LHDA advised to review compensation policy

FamCast News
a month ago


By Neo Kolane

The portfolio committee on natural resources, tourism and land cluster has advised the Lesotho Highlands Development Authority (LHDA) to review its compensation policy to avoid never-ending run-ins with communities affected by implementation of the Lesotho Highlands Water Projects.

Section 11.5 of the LHDA Compensation Policy of 1997 states that all communal assets will be compensated in the form of lump sum or annual cash payments to communities as a whole.

These funds shall be for development purposes within the communities. Also, funds provided under communal assets should be calculated on the number of households resettled or relocated.

The chairperson of the portfolio committee on natural resources, tourism and land cluster, Moeketsi Motṥoane, this week urged the LHDA to change its compensation policy because it is skewed, resulting in the organisation failing to ensure compensation is not mismanaged but that it achieves its intended goals.

Motṥoane said the policy should be revisited because it affects many people, and this tends to lead to disagreements between the affected committees and the LHDA, which take a long time to resolve.

“This hinges from LHDA wanting to start cooperatives and wanting them to be successful, yet it is unable to do so due to lack of capacity.

“I therefore, recommend that all affected people be given money individually for them to spend as they wish so that life goes on,” he said.

Motṥoane’s remarks come after the chief of Ha Makhalanyane told the committee this week that some communities have been relocated from Katse to Ha Makhalanyane without compensated, and this has negatively affected their livelihoods.

The Ha Makhalanyane community wants the M3 604 218. 59 compensation for loss of fields and pastures affected by Lesotho Highlands Water Project (LHWP) to be shared amongst themselves.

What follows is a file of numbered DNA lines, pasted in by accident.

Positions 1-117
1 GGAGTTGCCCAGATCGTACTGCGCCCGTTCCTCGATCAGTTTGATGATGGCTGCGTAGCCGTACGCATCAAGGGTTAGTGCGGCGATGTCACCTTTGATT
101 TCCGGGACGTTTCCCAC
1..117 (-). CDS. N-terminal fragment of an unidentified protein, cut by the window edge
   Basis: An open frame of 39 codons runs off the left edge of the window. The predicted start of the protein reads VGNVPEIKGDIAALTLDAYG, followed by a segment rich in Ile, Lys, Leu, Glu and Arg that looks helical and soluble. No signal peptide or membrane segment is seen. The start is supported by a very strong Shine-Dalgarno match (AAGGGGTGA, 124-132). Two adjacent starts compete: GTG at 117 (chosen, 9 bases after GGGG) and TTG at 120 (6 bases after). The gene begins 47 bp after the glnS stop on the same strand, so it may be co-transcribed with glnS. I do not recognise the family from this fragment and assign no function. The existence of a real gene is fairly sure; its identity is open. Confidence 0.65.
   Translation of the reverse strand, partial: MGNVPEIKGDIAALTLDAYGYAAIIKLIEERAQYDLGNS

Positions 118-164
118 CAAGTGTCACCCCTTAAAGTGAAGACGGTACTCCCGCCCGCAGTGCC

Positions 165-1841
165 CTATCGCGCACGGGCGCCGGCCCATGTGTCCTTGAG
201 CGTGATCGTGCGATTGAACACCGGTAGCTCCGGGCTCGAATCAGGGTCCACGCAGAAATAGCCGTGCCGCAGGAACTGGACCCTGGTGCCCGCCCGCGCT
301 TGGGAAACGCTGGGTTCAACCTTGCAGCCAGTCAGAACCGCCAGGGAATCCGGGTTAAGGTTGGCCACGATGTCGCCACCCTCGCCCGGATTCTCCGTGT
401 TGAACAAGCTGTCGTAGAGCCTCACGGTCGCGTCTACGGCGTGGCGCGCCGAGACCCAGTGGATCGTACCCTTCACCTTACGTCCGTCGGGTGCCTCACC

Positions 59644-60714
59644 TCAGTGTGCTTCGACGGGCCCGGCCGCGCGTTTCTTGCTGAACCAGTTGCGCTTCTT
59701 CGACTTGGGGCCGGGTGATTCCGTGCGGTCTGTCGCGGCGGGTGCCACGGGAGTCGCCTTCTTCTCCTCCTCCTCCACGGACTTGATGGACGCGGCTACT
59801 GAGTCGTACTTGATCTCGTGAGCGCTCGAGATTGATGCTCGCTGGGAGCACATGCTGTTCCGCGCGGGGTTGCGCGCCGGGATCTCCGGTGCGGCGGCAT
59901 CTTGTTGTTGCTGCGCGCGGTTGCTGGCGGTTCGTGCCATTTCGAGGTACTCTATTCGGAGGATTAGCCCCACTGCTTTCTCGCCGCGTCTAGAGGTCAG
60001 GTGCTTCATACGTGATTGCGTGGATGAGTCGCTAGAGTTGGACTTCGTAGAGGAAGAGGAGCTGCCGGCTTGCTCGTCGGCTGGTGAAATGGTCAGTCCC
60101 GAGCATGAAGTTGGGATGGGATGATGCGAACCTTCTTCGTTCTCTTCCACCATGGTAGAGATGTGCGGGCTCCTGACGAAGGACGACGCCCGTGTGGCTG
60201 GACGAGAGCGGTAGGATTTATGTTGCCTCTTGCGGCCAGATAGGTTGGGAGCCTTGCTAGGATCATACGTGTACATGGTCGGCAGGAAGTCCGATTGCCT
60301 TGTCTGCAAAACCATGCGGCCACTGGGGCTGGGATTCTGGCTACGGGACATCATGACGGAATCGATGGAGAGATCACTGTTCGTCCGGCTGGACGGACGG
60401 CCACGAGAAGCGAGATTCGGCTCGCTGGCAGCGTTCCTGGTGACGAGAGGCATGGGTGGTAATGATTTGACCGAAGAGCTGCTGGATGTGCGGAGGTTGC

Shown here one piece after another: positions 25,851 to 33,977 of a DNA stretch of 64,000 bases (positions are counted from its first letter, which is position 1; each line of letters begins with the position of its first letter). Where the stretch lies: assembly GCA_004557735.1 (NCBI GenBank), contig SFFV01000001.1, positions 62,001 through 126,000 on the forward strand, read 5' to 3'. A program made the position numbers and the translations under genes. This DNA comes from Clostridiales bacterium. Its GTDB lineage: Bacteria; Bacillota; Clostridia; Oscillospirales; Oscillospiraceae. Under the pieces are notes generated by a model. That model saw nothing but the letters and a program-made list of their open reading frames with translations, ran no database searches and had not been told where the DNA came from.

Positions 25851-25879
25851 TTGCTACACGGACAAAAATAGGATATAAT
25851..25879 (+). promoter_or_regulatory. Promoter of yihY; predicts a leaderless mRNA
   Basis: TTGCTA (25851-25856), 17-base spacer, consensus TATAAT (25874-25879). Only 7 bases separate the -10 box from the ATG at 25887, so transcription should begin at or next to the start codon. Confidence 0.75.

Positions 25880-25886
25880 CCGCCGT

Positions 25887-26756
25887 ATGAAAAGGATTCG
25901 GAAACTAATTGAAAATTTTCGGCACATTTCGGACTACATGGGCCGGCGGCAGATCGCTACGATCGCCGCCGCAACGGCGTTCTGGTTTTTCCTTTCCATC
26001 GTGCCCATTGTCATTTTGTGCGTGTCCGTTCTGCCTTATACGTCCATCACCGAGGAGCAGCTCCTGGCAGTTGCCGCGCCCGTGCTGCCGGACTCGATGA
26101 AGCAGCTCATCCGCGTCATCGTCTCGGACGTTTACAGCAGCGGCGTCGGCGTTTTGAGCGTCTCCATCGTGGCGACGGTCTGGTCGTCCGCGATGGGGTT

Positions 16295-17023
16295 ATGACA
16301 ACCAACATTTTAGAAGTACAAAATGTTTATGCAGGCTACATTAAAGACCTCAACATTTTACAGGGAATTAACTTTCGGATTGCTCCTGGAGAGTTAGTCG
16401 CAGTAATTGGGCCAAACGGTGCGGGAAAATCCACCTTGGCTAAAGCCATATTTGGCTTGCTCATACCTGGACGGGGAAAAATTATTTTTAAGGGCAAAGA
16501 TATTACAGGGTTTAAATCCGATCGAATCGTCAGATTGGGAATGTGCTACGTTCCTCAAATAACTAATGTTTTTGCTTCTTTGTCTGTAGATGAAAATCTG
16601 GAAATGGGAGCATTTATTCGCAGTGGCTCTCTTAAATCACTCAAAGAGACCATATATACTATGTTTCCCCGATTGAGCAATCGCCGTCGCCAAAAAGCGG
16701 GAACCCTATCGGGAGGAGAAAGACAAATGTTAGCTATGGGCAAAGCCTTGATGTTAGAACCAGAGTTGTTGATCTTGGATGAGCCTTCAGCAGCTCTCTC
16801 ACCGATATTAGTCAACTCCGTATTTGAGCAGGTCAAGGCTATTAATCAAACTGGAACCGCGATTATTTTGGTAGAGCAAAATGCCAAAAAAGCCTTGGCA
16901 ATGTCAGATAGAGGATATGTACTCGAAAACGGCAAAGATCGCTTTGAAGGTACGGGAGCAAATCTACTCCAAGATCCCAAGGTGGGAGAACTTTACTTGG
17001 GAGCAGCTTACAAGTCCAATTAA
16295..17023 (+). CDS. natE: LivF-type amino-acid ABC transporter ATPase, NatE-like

LHDA resettlement and development branch manager, Morake Rakhoba explained that in 2022 the organisation received a letter from the 16 villagers who were to be relocated, saying they preferred to be given the money by hand and not for it to be used for development purposes.

Rakhobe said LHDA responded by telling the villagers that it was against the authority’s compensation policy to give money to individual villagers.

One of the affected villagers, Mohato Morobole, claimed the process of developing the compensation policy in 1997 was done without consultation with the community.

Morobole insisted that consultation was imperative since the policy was for the benefit of the community.

“We have never been part of that and other policies formulated by since LHDA in 1997,” he said.

The villagers insist that it was too much of a coincidence that service providers contracted by the LHDA to implement development projects were charging them figures equal to the funds at the community’s disposal. 

They claim that LHDA secretly gave out this information to the service providers to ensure that they were left with nothing.

The disgruntled villagers recalled an incident when they wanted a borehole and they had M62,000 in the bank. They said LHDA appointed a contractor who told the community that this would cost M62,000.

“We became suspicious when he (contractor) charged us an amount exactly equal to the money we had in the bank.

“When we did our own digging, we established that constructing a borehole would not cost that much,” the community said.

However, Rakhoba denied the allegation, insisting LHDA does not disclose compensation amounts of individuals affected by the Lesotho Highlands Water Project.

A member of the portfolio committee natural resources, tourism and land, Mootsi Lehata, advised that the community should seek quotations from different service providers and pass them on to LHDA to implement the service.